The desire to subjugate others has a long and ignoble history. To blithely say ‘thus it ever was’ merely serves to perpetuate suffering with the knowledge that it will cause suffering. History’s broad vistas, viewed through the crystalline lens of hindsight, teach us is that it rarely works out well for the coloniser either – the abuse of power bears strange fruit. Whilst the Reap the Forgotten Harvest trilogy deals with the consequences of British colonialism, a quick spin of the globe or a casual flick through an atlas reminds us of numerous other colonial enterprises, both past and present.
So why colonise in the first place? In the first book of the trilogy, the Catholic Fleming family endure a terrifying journey across the Yorkshire moors as they flee religious persecution. Narrowly escaping death and with terror still pulsing through their veins, they set sail for an uncertain future in the ‘New World’. However, not so many years later, their agents are forcing slaves onto ships along the Slave Coast of west Africa for the dreadful journey to the sugar fields of the Caribbean – the infamous ‘middle passage’. Commercial opportunity would seem to have quashed any qualms that might have arisen from the Flemings’ prior experiences of injustice. Of course, colonisation is more than just a commercial opportunity supported by national interest and protection. It is ultimately about power. Power takes many forms: wealth; political, religious and commercial influence; access to commodities and control of borders, both political and commercial. Protected corridors of access ultimately allow wealth to stream unimpeded into the owners’ pockets.
It is important not to conflate colonialism with slavery. Although both are characterised by inequality, the latter has especially onerous complications. The trans-Atlantic slave trade left an awful legacy, characterised by large numbers of displaced people whose historical links to their new country were recent and often very traumatic. Contemporary research on trauma and torture show an increasing awareness of the long-term societal impacts. This is particularly true when families were routinely separated, as was the experience of slaves on the plantations. This has consequences for the health and well-being of families that ripple through generations. It is becoming increasingly apparent, for example, that sickle cell anaemia, so common among the former slaves, may be directly related to the hardships of fighting malaria in the new colonies.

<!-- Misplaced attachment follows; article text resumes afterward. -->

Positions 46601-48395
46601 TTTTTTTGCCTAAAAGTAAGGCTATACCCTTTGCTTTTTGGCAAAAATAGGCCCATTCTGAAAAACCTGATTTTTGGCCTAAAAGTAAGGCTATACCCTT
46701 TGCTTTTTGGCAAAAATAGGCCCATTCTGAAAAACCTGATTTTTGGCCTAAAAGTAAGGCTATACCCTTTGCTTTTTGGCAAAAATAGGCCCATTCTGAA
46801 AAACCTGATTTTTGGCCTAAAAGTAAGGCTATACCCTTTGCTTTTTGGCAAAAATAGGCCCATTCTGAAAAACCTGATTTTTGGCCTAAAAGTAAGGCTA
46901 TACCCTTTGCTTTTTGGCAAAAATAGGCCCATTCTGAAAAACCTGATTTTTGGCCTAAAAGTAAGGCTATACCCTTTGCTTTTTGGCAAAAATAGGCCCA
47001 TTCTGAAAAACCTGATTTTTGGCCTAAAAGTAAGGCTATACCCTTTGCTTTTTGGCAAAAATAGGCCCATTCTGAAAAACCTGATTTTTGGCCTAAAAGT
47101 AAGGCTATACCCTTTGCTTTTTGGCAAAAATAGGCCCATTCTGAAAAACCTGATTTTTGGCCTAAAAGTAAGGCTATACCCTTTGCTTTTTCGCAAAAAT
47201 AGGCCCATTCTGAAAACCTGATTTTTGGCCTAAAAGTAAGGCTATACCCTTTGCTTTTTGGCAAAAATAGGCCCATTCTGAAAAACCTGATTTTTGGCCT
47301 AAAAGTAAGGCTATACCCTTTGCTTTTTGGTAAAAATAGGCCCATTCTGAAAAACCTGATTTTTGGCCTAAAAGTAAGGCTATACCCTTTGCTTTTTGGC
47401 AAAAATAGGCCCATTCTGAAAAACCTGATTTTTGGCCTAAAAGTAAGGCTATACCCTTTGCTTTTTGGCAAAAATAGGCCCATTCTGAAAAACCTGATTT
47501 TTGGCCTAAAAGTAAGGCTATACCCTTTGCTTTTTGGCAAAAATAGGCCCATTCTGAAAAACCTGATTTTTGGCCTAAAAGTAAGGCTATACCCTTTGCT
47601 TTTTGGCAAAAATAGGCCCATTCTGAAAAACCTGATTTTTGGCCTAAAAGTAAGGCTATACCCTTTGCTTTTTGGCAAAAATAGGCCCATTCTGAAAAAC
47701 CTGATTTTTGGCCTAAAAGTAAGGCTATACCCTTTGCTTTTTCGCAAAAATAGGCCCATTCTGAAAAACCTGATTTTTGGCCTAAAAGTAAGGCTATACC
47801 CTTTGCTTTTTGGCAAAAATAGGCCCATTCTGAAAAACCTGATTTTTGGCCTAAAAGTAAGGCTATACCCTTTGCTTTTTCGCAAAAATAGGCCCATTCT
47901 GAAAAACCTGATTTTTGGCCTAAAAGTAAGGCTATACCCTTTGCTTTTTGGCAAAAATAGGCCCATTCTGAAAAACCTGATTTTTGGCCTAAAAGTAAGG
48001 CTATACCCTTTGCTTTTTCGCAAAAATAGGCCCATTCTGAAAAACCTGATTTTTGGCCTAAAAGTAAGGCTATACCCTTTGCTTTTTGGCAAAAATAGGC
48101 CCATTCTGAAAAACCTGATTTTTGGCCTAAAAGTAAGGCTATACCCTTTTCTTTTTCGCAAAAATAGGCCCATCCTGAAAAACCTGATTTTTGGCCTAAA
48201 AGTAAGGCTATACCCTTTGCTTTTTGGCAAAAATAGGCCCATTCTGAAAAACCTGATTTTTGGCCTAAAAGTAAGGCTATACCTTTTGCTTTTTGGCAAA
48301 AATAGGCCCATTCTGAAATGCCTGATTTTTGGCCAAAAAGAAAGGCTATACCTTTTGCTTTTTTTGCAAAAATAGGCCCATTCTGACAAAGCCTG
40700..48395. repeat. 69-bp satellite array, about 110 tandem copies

Postcolonial nation-building, therefore, is a complicated business. Success is often dependent on the ability to utilise that which was designed to benefit the coloniser. Colonialism is paternalistic at best, but usually just exploitative. So, nothing tends to be in the right place, beginning with national borders – it could be said that islands sometimes have a distinct advantage! Newly-independent nations are left with colonial hand-me-downs which, like all hand-me-downs, may or may not fit, but for which the recipient must be very, very grateful. Infrastructure, jurisprudence, national languages, borders that don’t respect ancient enmities… The list is lengthy, and presumes that the recipients of such largesse could not have managed such achievements under their own steam. The rush to make amends when independence is imminent can sometimes obscure earlier motivations of greed and supposed superiority. Renegotiating relationships, such as trading partnerships, is never going to be easy when there is a preceding history of inequity and distrust.
Post-colonialism is uncomfortable for all. No-one likes to be reminded of past discretions. Likewise, no-one likes to remember being disempowered. Imprints of indifference and callousness are not easily erased. These were undoubtedly those who cared, who learnt the language, respected and adopted the customs and even intermarried. But they were usually accused of ‘going native’ and rarely rose far. In the absence of heroes, other sentiments arise – shame, revisionism, amnesia, justification… Perhaps the greatest price of colonialism is the lingering division, resentment and silence that ricochets down the generations, with the sourness being carried by those who had nothing to do with injustices committed long ago. And yet it is difficult to dispel the lingering aftertaste of collective guilt, a consequence that is rarely felt by the perpetrators, but often by their descendants. It is they who will also have to deal with the lingering issues of reparation.
But heroes do exist. The trilogy shows how dissent was always present. In Torrents of Fire, the swelling abolition movement in Britain was matched by sustained agitation on distant plantations. Like a forest fire, it soon had multiple sources of conflagration that were ultimately impossible to contain. The abolition movement was not just a few isolated do-gooders, but rather successive waves of popular dissent building into a torrent of opposition. The American academic, Vincent Carretta, notes that not only was the British campaign for abolition of slavery the first mass social movement in British history, but it is also curiously uncelebrated. Part of the process of reclaiming history is appreciating those whose stories can be built upon – the bridge between nations.
Main image: Slavery monument. Ghana, Volta region, near Atoko village from Shutterstock.